The system 400 further includes at least one external device 416 (e.g., a cell phone, personal data assistant, a video game device, or an electronic medical device) positioned or positionable externally to the living subject 103 to receive the one or more steered optical power signals 408 transmitted out of the living subject 103 by the beam steering device 202. The at least one external device 416 includes an optical-electrical converter 418 configured to convert the received one or more steered optical power signals 408 into one or more electrical power signals 420. The at least one external device 416 further includes a transmitter 419 configured to transmit one or more optical control signals 428 encoding operational instructions for the internal optical power transmitter 401 that are transmittable transdermally through the living subject 103, and control circuitry 422 that is operably coupled to the optical-electrical converter 114 and transmitter 419. The control circuitry 422 is configured to control the operation of the transmitter 419, and the operation of the at least one external device 416 responsive to receiving the converted one or more electrical power signals 420 via the optical-electrical converter 418. The at least one external device 416 may also include a user interface 424 (e.g., a touch screen, keypad, or other suitable user interface) operably coupled to the control circuitry 422 to allow a user to direct the selective output of the one or more optical control signals 428 from the transmitter 419.

In operation, the user may direct, through the user interface 424, the transmitter 419 to selectively output the one or more optical control signals 428 that are received by the receiver 414 of the controller 402. Responsive to receiving the one or more optical control signals 428, the controller 402 directs the electrical-optical converter 104 to output the one or more optical power signals 406 to the beam steering device 202 that selectively steers the one or more optical power signals 406 as the one or more steered optical power signals 408. The one or more steered optical power signals 408 are transmitted transdermally through the living subject 103 and received by the optical-electrical converter 418 that converts the received one or more steered optical power signals 408 to the one or more electrical power signals 420 that powers the control circuitry 422 for directing the operation of the at least one external device 416.

Although the illustrated embodiment of the system 400 employs the beam steering device 202, in other embodiments, the beam steering device 202 may be omitted. In such an embodiment, a user may control the transdermal transmission of the one or more optical power signals 406 responsive to the user inputting user input into the user interface 424 of the at least one external device 416.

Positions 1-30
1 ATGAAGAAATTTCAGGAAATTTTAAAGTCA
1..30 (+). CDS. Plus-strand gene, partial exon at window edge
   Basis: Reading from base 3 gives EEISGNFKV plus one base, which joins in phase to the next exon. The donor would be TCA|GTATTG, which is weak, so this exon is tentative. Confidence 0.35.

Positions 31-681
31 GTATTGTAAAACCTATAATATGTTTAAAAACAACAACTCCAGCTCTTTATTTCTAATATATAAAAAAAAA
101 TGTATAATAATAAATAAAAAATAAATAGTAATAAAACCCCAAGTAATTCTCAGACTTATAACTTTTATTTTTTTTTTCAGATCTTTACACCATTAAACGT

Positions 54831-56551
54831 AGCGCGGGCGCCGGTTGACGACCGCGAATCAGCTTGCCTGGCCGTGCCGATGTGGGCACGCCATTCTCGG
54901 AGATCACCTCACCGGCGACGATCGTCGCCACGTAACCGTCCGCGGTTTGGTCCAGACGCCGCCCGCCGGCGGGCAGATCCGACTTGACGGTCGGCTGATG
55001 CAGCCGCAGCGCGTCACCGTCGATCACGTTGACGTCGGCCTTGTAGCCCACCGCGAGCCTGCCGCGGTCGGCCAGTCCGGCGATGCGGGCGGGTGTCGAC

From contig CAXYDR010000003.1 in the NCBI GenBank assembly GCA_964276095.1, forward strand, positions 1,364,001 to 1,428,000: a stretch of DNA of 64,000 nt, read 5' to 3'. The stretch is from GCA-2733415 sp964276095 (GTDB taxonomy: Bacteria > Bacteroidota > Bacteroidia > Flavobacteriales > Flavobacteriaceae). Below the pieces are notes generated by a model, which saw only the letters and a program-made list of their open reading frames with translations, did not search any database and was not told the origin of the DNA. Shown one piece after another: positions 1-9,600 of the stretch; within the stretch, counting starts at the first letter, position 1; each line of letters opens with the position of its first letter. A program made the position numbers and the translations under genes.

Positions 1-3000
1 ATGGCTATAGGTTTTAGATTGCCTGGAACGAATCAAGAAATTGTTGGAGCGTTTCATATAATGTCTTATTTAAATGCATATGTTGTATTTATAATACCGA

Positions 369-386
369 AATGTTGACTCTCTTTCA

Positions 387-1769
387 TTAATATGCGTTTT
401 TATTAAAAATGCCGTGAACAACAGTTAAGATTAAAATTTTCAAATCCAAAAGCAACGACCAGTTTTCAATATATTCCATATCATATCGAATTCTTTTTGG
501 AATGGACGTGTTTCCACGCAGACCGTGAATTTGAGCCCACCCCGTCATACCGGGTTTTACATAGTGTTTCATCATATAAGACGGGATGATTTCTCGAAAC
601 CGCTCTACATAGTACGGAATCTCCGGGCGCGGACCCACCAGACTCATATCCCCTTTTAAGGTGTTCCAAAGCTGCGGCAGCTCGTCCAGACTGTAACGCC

FIG. 5 is a functional block diagram of an embodiment of a system 500 configured to transmit one or more optical power signals transdermally out of a living subject to a beam steering apparatus that directs the one or more optical power signals to at least one external device. The system 500 differs from the system 100 shown in FIG. 1 in that an external beam steering apparatus 502 (i.e., a target) is provided, which is configured to selectively direct the one or more optical power signals 110 transmitted transdermally out of the living subject 103. The beam steering apparatus 502 may include a beam steering device 504, such as at least one of a diffraction grating, a micro-electro-mechanical scanner, an acoustic-optical device, or an electro-optical device configured to selectively steer the one or more optical power signals 110 as one or more steered optical power signals 506. The one or more steered optical power signals 506 may be directed to the optical-electrical converter 114 of the at least one external device 112, which converts the one or more steered optical power signals 506 to electricity to power the at least one external device 112. The beam steering apparatus 502 may also include control circuitry 508 operably coupled to the beam steering device 504 and an associated user interface 510 that enables a user to program or control, for example, the direction that the one or more optical power signals 110 are steered.

In an embodiment, the beam steering apparatus 502 may be replaced with an optical-optical converter configured to alter a peak wavelength of the one or more optical power signals 110 (e.g., an up-converting or down-converting optical device or material). In an embodiment, the beam steering apparatus 502 may be replaced with an optical-thermal converter configured to convert the one or more optical power signals 110 to heat. For example, the optical-thermal converter may include a body of material selected to substantially absorb the one or more optical power signals 110. In an embodiment, the optical-optical converter may be included in the beam steering apparatus 502 and positioned to alter a peak wavelength of the one or more steered optical power signals 506. In an embodiment, focusing optics may be disposed in the optical path of the one or more optical power signals 110 or the one or more steered optical power signals 506.